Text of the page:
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Medical travel cost taxing on seniors in Labrador

The Labrador West Health Centre
The Labrador West Health Centre - FILE PHOTO

Shirley Howatson-O’Driscoll has to travel frequently for medical travel and has declined appointments

LABRADOR CITY, N.L. —

Shirley Howatson-O’Driscoll has been living in Labrador West since 1966. She came to work in the hospital, met her late husband and has been here ever since.

She’s lived most of her life in Labrador and loves the people and the place. The one thing she doesn’t love is the cost of travelling back and forth to other centres for medical treatment.

Shirley Howatson-O’Driscoll has to travel frequently for medical treatment and said it's very taxing on a senior.
Shirley Howatson-O’Driscoll has to travel frequently for medical treatment and said it's very taxing on a senior.

“Sometimes I have to travel three times a year for medical reasons,” she said. “One trip I was four days in a hotel; it can get expensive.”

She has travelled for a variety of reasons, from heart surgery to checkups, some of which she said should be available in Labrador.

“Usually I go out for a checkup that should be available here, really,” she said. “I went out last time because I had a nodule on the thyroid. It took a couple of trips before I found out there was a bit of cancer there. It was the third trip when I had my thyroid removed.”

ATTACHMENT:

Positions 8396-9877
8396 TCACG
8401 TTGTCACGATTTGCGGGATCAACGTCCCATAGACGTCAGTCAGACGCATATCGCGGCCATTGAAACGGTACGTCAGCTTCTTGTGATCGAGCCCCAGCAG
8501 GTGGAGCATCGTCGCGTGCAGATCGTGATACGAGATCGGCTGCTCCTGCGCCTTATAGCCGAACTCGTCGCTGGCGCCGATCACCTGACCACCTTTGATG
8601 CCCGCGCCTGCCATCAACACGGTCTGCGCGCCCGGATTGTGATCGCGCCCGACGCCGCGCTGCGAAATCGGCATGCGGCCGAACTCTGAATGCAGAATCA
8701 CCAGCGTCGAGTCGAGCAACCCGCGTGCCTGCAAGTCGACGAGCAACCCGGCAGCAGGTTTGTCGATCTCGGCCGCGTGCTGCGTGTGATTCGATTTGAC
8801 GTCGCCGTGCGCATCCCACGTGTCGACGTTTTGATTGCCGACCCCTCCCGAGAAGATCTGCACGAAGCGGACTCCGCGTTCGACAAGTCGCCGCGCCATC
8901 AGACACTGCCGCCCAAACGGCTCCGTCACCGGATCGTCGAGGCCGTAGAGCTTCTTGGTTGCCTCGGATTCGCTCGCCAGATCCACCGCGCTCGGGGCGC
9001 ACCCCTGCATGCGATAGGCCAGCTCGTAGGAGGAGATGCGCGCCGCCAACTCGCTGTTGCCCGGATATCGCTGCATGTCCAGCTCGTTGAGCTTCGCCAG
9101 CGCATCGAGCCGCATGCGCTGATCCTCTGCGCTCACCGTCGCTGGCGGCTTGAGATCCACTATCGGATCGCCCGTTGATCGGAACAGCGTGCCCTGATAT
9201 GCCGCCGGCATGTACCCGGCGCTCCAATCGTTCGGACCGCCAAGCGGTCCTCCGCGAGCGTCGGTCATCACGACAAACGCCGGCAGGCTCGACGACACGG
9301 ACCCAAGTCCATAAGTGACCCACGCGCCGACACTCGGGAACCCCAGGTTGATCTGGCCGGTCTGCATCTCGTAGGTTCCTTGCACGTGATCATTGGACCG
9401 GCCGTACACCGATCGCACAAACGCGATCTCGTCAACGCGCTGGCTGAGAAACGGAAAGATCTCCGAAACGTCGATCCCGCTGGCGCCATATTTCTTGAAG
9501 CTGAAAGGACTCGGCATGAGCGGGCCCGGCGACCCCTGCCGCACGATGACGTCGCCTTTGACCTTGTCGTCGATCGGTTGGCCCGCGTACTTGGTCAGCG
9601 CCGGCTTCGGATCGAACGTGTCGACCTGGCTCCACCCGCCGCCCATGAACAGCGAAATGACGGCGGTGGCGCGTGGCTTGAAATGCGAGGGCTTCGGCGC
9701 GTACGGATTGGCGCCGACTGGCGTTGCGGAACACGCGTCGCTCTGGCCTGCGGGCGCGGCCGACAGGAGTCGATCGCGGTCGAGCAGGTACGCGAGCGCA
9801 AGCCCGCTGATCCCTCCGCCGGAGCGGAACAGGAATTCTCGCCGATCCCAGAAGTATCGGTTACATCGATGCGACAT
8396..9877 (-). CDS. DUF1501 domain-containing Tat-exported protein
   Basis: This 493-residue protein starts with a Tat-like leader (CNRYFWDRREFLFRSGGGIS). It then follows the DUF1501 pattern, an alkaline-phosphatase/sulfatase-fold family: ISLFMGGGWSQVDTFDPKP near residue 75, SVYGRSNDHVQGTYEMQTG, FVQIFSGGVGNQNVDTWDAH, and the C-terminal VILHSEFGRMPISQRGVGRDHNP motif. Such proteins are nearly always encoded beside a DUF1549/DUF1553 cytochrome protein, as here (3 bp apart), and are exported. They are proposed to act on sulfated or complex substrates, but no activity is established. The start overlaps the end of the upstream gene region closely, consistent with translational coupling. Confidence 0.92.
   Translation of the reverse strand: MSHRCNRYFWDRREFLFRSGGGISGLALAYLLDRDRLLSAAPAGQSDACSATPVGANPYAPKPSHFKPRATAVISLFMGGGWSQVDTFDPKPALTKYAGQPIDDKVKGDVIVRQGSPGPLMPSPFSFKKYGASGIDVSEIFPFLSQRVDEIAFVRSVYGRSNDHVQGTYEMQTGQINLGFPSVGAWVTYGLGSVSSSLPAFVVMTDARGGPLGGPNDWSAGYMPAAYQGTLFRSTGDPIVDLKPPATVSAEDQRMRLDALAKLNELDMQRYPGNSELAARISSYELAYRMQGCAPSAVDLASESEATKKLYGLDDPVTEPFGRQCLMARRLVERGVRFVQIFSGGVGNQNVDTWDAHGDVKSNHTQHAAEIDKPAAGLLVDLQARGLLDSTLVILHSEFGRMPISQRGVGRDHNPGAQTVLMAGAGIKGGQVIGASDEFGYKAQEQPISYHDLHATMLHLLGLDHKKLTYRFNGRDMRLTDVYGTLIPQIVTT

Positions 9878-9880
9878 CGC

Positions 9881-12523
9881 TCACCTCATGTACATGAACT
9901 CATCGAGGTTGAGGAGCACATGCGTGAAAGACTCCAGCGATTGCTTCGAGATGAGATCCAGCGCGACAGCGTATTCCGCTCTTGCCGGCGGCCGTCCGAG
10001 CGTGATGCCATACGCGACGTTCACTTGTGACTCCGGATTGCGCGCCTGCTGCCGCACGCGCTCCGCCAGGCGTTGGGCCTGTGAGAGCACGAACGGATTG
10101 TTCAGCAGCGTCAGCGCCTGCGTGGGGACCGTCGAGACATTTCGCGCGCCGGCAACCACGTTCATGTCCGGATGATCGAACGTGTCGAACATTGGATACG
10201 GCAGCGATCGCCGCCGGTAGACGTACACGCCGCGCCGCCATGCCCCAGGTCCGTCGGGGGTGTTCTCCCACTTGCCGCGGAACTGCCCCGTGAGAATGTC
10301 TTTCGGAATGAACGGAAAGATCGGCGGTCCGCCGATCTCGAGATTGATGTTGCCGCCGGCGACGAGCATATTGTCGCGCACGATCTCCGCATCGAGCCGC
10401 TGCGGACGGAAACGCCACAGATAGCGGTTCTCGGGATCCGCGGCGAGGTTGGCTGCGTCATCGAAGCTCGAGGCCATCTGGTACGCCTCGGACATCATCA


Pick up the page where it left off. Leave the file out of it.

She said she couldn't guess how much she has spent on medical trips but it’s a lot. There is some assistance available through the MTAP program for medical travel from Labrador but it doesn't cover all costs. It covers the first $1,000 at 100 per cent, 50% coverage up to $3,000, and 75% of the remainder of eligible expenses. For a widowed senior living on a fixed income that simply isn’t enough.

“I went a few times to see a urologist. He asked me to come back for a third time and I told him no,” she said. “I only get out there long enough to sit on the chair, not even long enough to even warm it up. I told him I wasn’t going back again for that.”

Originally from Cape Breton, Howatson-O’Driscoll has considered moving back to Nova Scotia to be near family but there are numerous reasons she stays.

“I’ve lived here most of my life now, I was a young woman when I got here,” she said. “My late husband, a few years before he died, I asked him where he wanted to be buried and he said ‘I want to stay here, this is our home.’ I followed his wishes and buried him here. If I moved somewhere else it would always be on my mind.”

Editors note:


A previous version of this story stated the MTAP program only covered two trips a year for medical travel. That information has been corrected.


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